This phenomenon is what I call the “101 Dalmatians Scenario.” Popular media makes an animal appear desirable as a pet. The animal becomes popular, but that popularity crumbles as owners encounter how difficult the animal is to own. The result is that unmanageably high numbers of the animal are abandoned in a short period of time. Rescues and sanctuaries quickly fill to overflow, and the “unlucky ones” are largely euthanized.
Even without the dramatic spiral of the Dalmatians Scenario, the difficulties Cockatoos endure in a domestic setting are obvious. Would you like to guess what type of parrot is most frequently abandoned? I’ll give you a hint; it’s a type of Cockatoo. The Umbrella Cockatoo.
The popularized image of the Umbrella Cockatoo is a parrot that is smart, precocious and personable. Sound familiar? It also mimics human speech very well, which leads us to mistakenly anthropomorphize it. When a parrot has a good capacity for imitating speech, we expect it will be like owning a small feathered human. Thusly, we oppress the bird with social expectations that we would only place upon other humans. While the Umbrella Cockatoo is very smart, and can be very personable, the fact remains that it is a wild animal which originates from an unforgiving natural habitat. When an Umbrella feels threatened, it is remarkably effective at defending itself by delivering bites that may require medical attention.
From Australia to the Indonesian Islands, Cockatoos evolved in harsh conditions replete with skilled and dangerous predators. In these natural environments, only the most attentive prey survive. Even a momentary lapse in vigilance can be fatal. We humans blithely ignore the fact that it is a wild animal by bringing them home and confining them to cages. The excruciating boredom of captivity paired with relentless, unmitigated anxiety causes a Cockatoo’s mental and emotional balance to unravel. This is why we see such extreme non-pathological problems in captive Cockatoos.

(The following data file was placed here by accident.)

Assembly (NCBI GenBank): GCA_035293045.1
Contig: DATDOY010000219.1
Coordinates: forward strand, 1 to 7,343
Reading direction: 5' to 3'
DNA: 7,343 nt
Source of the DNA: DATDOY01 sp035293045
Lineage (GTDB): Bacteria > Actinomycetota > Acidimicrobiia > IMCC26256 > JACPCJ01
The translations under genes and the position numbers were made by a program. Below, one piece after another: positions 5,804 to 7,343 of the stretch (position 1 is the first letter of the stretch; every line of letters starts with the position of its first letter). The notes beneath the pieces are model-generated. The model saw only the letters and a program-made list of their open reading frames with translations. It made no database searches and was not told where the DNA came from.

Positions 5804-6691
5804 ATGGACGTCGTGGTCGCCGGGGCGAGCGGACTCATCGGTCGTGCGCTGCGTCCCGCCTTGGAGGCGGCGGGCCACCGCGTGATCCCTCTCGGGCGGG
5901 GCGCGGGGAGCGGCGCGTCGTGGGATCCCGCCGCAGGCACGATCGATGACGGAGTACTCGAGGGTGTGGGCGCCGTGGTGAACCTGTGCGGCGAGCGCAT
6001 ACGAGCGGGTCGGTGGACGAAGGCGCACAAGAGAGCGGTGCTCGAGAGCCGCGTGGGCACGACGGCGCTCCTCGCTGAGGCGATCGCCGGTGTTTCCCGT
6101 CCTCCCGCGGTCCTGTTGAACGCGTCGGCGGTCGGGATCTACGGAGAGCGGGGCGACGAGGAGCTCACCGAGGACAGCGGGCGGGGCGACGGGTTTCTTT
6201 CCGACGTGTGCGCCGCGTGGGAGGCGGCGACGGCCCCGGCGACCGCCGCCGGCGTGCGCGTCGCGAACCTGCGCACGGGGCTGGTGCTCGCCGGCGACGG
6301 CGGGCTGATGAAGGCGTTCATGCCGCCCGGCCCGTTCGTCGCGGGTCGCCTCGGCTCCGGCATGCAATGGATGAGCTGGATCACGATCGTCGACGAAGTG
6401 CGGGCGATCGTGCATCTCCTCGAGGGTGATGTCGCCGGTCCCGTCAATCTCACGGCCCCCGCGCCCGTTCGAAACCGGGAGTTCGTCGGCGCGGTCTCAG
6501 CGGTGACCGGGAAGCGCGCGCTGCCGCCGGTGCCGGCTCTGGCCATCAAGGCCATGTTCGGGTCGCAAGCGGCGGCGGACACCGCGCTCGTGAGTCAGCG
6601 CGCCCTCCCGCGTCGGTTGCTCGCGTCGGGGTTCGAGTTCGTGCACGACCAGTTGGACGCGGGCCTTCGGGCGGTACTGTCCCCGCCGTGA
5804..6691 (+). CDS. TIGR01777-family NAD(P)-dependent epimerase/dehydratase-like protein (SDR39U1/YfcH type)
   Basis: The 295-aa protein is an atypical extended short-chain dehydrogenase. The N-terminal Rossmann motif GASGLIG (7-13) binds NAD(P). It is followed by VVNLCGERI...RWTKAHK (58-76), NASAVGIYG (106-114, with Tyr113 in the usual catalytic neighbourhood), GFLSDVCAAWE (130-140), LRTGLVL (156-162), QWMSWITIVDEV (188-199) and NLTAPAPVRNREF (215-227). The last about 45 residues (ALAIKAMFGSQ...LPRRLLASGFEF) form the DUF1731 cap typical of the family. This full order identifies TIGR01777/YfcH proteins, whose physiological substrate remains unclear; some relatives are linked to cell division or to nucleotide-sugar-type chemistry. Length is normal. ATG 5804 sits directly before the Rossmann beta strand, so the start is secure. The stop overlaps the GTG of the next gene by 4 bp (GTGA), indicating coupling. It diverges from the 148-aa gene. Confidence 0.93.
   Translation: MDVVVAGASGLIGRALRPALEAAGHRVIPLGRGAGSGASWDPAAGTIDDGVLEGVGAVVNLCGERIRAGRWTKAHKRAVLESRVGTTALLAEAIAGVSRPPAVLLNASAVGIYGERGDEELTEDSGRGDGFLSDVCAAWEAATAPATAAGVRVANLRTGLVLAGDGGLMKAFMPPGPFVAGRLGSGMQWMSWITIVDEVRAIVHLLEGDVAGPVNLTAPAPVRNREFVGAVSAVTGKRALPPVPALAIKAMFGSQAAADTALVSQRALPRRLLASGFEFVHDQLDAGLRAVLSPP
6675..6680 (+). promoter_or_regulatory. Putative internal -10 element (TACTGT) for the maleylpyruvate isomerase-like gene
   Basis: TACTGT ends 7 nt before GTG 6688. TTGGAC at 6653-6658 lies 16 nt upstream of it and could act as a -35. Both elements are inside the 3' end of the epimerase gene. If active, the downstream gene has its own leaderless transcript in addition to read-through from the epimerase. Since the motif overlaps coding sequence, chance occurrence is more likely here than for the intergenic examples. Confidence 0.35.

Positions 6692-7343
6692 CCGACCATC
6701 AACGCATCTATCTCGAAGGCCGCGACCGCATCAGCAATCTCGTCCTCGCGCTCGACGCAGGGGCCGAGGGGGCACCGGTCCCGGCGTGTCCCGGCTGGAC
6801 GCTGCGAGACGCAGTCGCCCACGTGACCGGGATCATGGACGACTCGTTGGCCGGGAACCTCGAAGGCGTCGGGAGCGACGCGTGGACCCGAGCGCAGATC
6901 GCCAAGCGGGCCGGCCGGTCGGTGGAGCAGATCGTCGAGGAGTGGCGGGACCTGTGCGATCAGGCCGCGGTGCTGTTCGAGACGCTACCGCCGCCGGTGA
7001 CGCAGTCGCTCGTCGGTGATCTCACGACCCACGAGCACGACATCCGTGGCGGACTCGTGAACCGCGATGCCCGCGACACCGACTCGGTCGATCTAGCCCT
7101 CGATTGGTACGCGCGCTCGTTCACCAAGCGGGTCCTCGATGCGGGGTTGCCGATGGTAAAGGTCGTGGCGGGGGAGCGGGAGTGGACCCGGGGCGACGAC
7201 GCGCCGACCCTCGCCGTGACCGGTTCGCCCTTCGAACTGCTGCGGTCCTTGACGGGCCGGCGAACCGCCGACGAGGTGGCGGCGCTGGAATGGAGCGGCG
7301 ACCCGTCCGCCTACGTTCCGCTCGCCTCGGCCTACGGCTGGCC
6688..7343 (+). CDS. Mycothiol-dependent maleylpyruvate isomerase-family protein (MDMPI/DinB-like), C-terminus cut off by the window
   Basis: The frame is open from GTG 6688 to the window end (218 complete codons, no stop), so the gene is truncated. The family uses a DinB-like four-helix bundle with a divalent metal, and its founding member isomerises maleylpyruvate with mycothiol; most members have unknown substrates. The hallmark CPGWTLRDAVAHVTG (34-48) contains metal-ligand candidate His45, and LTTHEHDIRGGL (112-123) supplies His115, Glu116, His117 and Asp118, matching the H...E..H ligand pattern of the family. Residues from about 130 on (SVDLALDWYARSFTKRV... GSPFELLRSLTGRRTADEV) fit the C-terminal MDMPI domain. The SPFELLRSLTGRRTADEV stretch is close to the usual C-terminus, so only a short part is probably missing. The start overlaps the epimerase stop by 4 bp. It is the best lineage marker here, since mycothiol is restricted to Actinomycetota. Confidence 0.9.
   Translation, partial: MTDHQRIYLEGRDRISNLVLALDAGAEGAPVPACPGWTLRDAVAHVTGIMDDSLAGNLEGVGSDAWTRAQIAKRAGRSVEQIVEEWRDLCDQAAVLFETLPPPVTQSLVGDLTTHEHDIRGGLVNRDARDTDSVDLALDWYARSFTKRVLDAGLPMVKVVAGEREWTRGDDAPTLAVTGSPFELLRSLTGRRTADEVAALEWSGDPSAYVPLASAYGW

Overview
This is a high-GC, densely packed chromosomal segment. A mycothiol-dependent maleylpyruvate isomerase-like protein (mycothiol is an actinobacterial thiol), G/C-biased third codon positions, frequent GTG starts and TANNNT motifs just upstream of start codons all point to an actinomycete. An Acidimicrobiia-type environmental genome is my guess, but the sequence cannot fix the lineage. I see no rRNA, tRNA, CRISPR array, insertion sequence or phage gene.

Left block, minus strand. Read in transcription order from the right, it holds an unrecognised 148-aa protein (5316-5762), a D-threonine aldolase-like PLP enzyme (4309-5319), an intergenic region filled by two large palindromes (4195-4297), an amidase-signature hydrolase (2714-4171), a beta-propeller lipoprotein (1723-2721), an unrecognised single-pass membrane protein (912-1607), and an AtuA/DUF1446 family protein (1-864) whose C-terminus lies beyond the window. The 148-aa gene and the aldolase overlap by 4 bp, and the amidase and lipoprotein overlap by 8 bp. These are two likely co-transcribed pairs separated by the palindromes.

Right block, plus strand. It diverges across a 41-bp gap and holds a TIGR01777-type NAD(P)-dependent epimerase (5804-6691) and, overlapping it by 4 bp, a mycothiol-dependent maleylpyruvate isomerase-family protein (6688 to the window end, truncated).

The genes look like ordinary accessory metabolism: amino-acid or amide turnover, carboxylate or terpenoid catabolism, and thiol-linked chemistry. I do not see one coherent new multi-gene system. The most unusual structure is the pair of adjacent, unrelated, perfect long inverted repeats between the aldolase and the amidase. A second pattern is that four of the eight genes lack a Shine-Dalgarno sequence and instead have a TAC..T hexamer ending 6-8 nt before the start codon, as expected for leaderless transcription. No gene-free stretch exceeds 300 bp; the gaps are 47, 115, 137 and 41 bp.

If I could have one magic wish granted that would help all parrots, I would wish humans realized that a parrot in a cage is no better off than a dolphin in a bathtub. I would wish this for the benefit of all parrots. But I might wish it mostly for the salvation of the wild Cockatoo heart.
Garuda Aviary is happy to welcome “Rosie” and “Green Guy” into our flock.
Rosie is a spirited and energetic Sun Conure. While otherwise physically normal, she has a deformed foot with only one rear toe. But she doesn’t let that slow her down. Rosie calls relentlessly for attention and will climb up the arm and onto the shoulder of anyone that responds.
Green Guy is a shy and reserved Red Crowned Amazon that does not “step up” (perch on a human’s hand) and does not like to be touched. He’d rather stay in the back of his cage and play with his toys. But like most Amazons, Green Guy has a large repertoire of curious calls and noises.
Rosie and Green Guy were the last two occupants in a home that was being foreclosed. When a kind couple came to look at the empty and unheated house, they found these two parrots in a dimly lit room. The owner offered them to the couple for free because they were all about to become homeless.
Green Guy was not eating well due to of a mildly deformed beak. The new foster parents took him to the vet to have his beaked reshaped. After his beak was corrected, Green Guy ate and ate and ate… and hasn’t slowed down yet.
Their foster parents knew that they could only take proper care of these two for a limited time. An exhaustive search for the proper home led them to Garuda Aviary.
“I have been looking at sanctuaries and yours resonated with me. I love the fact that the parrots are accepted as they are and can spend their lives being themselves.”
Rosie & Green Guy’s foster mother
We at Garuda Aviary would like to thank this compassionate couple for opening their hearts and securing a positive future for these sensitive and deserving creatures.
Astrology Fundraiser Continues
Our astrology fundraiser continues! In our last issue of Flock Talk we announced that Astrologer Matilda Mercury was offering one USA astrology chart per week as a fundraiser and she has generously donated the proceeds to us — The Garuda Aviary!
To sign up for your astrology chart reading please contact Matilda’s agent Jane Bathgate at firstname.lastname@example.org and indicate “Garuda Aviary Fundraiser”. For more information about Matilda Mercury, please go to her website at https://matilda_mercury.silvrback.com
Meet Bernard. He’s an adorable little Green Cheek Conure. But this little guy has a big problem. His temper! He bites with enough ferocity and aggression to make caring for him very difficult.
Bernard has special needs. Garuda Aviary is here to provide special care.